I have always enjoyed biography, autobiography, and the personal essay, but my study of memoir as a subject is only two years old. It started when I saw a 2007 literary contest announcement in the local newspaper, The Kalamazoo Gazette. The three categories were poetry, short story and memoir. That choice was easy, since my favorite genre, the personal essay, is a form of memoir.
Entering contests was not at a new phenomenon for me either. I identified with both the mother and her writer-daughter in the memoir, The Prizewinner of Defiance, Ohio. My own mother loved contests and showed me how to send off for free things in the backs of magazines when I was growing up in the 1950’s. Going to the mailbox was fun because a fat envelope might be lurking there. I entered lots of contests and won more than my share of prizes–all with my mother’s encouragement, and sometimes, with her help. A number of my most vivid memories focus on contests; my young imagination was fired by them.
My mother herself was a housewife “prizewinner”–someone who found scant opportunity to exercise her gifts of speaking, writing, acting, and making music as she laundered on Monday, ironed on Tuesday, cleaned on Wednesday, etc. She loved reading stories and telling stories to her five children. She even published a few feature articles and spoke in many churches. She praised the stories and pictures we brought home from school. In addition, she encouraged us to enter newspaper and magazine contests. This eagerness to compete and to create has never left me. The legacy it left in my life is a mixed one. I have “won” many contests–4-H, the Bobst Award, admission to graduate school, grants, scholarships, various jobs, a presidential leadership award, etc. However, it is hard to listen to the still, small voice of the spirit with the roar of the crowd in one’s head. And it is easy to get attached to winning. Like Sylvia Plath, I went into depression at one juncture of my life when I failed to win a fellowship I wanted badly.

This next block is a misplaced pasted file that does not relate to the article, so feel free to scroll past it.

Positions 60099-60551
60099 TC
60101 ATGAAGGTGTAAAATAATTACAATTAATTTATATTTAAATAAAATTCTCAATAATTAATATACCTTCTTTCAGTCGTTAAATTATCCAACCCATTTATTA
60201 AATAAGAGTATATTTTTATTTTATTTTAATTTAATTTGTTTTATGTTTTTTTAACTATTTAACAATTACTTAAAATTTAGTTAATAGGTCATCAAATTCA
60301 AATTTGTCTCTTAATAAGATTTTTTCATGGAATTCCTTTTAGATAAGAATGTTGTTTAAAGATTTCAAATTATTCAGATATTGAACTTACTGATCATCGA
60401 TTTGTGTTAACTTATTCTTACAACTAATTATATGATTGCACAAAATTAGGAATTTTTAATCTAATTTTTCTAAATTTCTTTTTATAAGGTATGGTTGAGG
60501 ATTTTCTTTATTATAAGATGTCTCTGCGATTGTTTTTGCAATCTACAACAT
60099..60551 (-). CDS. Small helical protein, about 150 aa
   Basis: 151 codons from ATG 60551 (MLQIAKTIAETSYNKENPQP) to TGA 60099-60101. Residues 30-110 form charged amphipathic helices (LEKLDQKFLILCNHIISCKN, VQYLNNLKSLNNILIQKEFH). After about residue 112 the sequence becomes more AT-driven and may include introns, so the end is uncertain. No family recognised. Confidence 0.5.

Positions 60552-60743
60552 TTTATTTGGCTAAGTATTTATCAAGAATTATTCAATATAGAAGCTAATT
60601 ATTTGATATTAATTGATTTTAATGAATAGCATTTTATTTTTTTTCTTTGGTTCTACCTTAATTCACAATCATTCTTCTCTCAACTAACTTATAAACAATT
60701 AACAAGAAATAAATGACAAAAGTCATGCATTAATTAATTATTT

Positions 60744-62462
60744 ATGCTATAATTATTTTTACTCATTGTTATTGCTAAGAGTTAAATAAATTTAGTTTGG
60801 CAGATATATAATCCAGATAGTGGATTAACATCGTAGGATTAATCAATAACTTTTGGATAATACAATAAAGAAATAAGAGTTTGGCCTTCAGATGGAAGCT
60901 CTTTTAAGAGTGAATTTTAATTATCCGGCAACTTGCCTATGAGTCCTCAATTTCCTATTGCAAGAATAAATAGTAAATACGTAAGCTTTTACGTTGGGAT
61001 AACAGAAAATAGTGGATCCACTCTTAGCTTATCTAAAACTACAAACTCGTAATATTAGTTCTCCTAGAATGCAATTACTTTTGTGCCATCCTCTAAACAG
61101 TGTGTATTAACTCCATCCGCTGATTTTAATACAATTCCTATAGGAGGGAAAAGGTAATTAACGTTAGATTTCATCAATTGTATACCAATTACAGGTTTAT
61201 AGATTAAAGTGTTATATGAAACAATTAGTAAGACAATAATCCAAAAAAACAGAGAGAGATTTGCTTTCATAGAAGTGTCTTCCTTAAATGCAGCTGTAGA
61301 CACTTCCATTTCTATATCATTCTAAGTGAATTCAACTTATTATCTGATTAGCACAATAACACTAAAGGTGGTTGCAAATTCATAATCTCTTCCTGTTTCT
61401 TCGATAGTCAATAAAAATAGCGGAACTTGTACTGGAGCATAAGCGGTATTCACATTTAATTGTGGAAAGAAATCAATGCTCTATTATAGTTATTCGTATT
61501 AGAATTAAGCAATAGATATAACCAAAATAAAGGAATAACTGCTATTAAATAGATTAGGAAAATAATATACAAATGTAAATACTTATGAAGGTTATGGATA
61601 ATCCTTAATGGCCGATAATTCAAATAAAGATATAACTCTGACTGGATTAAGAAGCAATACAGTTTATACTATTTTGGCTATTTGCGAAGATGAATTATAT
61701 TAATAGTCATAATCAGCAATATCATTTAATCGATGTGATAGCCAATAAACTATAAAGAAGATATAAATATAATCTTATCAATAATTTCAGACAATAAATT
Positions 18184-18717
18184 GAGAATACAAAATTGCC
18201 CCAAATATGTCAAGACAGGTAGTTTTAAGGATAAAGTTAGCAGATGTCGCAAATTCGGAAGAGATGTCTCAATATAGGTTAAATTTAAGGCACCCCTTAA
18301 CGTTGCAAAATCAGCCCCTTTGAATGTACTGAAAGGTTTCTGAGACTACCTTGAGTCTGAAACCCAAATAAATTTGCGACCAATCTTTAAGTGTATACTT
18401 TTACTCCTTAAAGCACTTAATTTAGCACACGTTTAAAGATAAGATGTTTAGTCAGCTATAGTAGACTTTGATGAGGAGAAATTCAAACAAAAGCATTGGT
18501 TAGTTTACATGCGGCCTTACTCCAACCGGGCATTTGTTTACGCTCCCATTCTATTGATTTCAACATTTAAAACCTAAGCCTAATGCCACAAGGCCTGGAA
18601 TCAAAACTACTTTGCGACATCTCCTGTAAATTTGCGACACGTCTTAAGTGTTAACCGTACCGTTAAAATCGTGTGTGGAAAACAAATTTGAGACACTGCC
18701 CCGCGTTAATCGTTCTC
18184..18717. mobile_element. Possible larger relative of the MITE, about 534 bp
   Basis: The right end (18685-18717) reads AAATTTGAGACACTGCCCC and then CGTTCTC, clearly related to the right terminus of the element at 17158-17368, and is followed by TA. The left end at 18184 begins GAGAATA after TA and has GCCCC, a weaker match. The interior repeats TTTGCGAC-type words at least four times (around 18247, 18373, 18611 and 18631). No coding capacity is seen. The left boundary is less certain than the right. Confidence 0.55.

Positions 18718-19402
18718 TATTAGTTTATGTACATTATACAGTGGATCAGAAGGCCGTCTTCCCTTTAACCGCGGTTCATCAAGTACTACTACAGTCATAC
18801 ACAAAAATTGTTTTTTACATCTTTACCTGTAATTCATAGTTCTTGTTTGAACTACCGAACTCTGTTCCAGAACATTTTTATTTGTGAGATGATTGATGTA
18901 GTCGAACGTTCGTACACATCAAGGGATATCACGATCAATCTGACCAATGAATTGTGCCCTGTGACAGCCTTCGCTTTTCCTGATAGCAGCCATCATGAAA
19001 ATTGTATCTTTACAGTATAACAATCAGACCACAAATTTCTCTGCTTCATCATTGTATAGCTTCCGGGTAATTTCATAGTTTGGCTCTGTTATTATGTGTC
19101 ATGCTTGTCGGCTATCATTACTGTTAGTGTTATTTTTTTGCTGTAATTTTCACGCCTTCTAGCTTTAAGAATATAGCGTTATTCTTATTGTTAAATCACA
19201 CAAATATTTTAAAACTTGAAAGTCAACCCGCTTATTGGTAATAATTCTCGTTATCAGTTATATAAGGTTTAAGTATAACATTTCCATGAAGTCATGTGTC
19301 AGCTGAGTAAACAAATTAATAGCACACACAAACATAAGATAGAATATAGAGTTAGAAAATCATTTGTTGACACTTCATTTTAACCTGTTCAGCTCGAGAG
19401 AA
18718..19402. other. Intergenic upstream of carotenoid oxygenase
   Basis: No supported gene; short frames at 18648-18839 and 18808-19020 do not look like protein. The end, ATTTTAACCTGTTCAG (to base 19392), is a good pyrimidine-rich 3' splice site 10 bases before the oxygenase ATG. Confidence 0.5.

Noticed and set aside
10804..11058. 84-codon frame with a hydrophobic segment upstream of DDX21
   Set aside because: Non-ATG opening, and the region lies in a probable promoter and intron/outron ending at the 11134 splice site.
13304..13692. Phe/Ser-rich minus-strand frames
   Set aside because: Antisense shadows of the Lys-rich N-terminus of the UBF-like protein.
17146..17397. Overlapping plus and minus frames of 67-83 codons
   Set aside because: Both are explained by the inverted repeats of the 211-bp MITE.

At age 60, I am able to turn away from some contests, like nominations for prestigious jobs, even if I might win them. This seems like spiritual progress to me. To make such decisions well, I have to pause, meditate, seek counsel, and interrogate the greatest sources of wisdom I know. If I don’t, I can still be addicted to my own adrenaline.
In the last two years I won memoir writing prizes in the Kalamazoo Gazette contest and also two other honorable mentions, the Santa Barbara Writer’s Conference and the Soul-Making Literary Competition in San Francisco. These contests got me started.
I also entered a handful of other contests and did not win!
External recognition can be one of the signposts we look for when asking how to use our precious time and exercise our gifts in the world. But it is not enough. I desire to follow my heart and soul to deeper levels of reflection through reading and writing memoir–even if I never win another contest in my life.